September 30, 2006
I’ve posted numerous times about virtual characters (1 2 3 4 5 6 7 8), and in my posts I’ve always been critical of shallow, cardboard-cutout characters. I’ve always had trouble understanding how players can tolerate them.
However, sometimes a cardboard cutout is all you’ve got, and it’s better than nothing.
The Maine National Guard is giving life-size from-the-waist-up pictures of soldiers to the families of deployed guard members. Guard officials and families say the cutouts, known as Flat Daddies or Flat Soldiers, connect families with a relative who is thousands of miles away. The Flat Daddies are toted everywhere from soccer practice to coffee shops to weddings.
“I prop him up in a chair, or sometimes put him on the couch and cover him up with a blanket,” said Kay Judkins of Caribou, whose husband, Jim, is a minesweeper mechanic in Afghanistan. “The cat will curl up on the blanket, and it looks kind of weird. I’ve tricked several people by that. They think he’s home again.”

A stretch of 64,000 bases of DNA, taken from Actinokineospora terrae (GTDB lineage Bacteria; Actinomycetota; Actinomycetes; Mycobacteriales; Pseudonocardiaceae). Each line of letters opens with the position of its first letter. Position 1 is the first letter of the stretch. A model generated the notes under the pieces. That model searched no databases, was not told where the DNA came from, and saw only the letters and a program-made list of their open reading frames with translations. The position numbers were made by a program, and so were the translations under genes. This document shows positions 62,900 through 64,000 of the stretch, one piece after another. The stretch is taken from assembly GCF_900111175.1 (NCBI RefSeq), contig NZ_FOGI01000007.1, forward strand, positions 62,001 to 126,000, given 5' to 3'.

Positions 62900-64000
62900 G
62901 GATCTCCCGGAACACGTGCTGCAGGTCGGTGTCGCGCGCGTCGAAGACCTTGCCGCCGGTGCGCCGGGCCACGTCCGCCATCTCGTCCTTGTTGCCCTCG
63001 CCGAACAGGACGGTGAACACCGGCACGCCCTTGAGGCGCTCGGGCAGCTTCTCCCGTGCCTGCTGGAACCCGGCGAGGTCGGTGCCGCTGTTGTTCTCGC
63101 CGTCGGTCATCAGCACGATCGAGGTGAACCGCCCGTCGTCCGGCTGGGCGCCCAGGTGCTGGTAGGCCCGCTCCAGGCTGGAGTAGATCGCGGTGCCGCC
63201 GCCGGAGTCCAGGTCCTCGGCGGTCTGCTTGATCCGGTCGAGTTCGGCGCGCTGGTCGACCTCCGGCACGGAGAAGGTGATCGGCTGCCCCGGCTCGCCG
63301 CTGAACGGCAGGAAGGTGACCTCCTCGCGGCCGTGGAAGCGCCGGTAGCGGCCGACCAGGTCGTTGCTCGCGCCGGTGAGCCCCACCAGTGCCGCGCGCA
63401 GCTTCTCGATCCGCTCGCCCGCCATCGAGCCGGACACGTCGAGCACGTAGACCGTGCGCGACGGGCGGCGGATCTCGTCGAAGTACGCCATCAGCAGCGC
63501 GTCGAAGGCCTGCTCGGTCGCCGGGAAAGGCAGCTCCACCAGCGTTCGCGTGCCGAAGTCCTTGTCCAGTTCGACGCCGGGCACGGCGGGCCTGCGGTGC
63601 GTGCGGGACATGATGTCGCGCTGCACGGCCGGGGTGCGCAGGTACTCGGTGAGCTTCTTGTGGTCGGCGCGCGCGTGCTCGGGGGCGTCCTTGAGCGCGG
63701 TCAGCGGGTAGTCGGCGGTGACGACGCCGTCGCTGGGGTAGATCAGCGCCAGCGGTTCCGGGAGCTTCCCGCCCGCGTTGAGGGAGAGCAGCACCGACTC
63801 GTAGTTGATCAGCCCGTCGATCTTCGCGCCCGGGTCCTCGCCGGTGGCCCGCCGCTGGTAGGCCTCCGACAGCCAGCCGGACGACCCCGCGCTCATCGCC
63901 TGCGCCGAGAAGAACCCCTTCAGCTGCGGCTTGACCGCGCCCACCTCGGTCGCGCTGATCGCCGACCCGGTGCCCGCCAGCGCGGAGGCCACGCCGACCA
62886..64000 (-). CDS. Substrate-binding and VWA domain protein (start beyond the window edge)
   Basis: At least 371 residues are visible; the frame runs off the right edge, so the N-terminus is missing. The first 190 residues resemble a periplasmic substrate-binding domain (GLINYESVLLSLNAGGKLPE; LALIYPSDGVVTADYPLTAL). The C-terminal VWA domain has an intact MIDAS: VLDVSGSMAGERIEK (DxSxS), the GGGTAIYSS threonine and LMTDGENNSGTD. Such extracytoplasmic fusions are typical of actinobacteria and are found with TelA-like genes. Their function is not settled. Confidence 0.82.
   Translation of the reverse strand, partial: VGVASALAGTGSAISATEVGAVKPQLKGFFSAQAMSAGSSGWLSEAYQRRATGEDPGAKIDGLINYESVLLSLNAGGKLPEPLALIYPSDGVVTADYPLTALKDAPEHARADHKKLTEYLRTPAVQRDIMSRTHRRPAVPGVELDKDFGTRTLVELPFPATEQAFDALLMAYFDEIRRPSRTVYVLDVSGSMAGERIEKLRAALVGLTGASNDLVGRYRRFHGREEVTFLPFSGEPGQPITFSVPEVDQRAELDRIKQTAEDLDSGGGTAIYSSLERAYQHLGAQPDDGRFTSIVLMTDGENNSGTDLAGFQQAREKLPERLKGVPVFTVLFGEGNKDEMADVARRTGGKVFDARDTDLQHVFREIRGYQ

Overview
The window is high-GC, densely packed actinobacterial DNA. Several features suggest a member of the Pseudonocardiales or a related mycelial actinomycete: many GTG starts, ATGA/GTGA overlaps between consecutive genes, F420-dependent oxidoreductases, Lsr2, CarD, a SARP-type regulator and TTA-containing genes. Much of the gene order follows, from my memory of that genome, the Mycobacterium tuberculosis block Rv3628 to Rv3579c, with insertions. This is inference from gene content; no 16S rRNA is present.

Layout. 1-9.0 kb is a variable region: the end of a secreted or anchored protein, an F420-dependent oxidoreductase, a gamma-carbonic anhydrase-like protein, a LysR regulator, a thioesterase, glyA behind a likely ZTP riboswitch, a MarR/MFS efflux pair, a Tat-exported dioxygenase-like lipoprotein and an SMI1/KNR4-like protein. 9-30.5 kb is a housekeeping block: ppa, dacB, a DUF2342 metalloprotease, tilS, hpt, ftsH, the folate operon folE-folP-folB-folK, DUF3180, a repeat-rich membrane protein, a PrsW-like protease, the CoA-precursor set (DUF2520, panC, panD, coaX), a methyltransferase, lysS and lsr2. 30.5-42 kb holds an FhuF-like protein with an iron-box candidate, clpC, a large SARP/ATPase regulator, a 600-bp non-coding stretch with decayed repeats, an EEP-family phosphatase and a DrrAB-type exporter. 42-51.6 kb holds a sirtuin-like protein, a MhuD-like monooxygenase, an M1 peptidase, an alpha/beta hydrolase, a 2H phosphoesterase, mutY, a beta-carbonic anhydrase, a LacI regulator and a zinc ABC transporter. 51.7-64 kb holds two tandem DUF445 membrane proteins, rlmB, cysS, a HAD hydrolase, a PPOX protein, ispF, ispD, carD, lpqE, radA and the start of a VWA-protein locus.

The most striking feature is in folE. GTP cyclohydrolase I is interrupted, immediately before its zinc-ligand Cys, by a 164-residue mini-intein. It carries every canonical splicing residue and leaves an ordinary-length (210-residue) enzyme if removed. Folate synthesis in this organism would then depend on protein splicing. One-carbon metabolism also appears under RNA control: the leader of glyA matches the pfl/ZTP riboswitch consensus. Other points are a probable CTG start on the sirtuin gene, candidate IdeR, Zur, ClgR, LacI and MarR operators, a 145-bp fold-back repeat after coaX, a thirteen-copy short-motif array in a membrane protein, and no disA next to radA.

My first reaction was, this is incredibly sad. That image of the kid on the swing next to his Flat Daddy is heartbreaking, and also creepy.
But then I read this part of the NYTimes article:
Ms. Sorenson said it helped Sarah, now 4, recognize her father when he came home on leave. “She saw him on the jetway and said, ‘Daddy, Daddy,’ ” Ms. Sorenson said. “There was no anxiety.”
That helped me remember why virtual characters, or fictional characters of any kind really, can be so powerful and useful to people. And depending on the circumstance, even a flat character can be effective.
(These virtual daddies and mommies aren’t “characters” of course, they’re of real people, but I think the same principles apply.)
While it’s still sad to me, it also feels positive. Now I see the Flat Daddies and Flat Mommies as being really important, especially for kids. It’s more than a photo; because you can carry them around, and they’re life size, they’re almost like big dolls, really. So strange.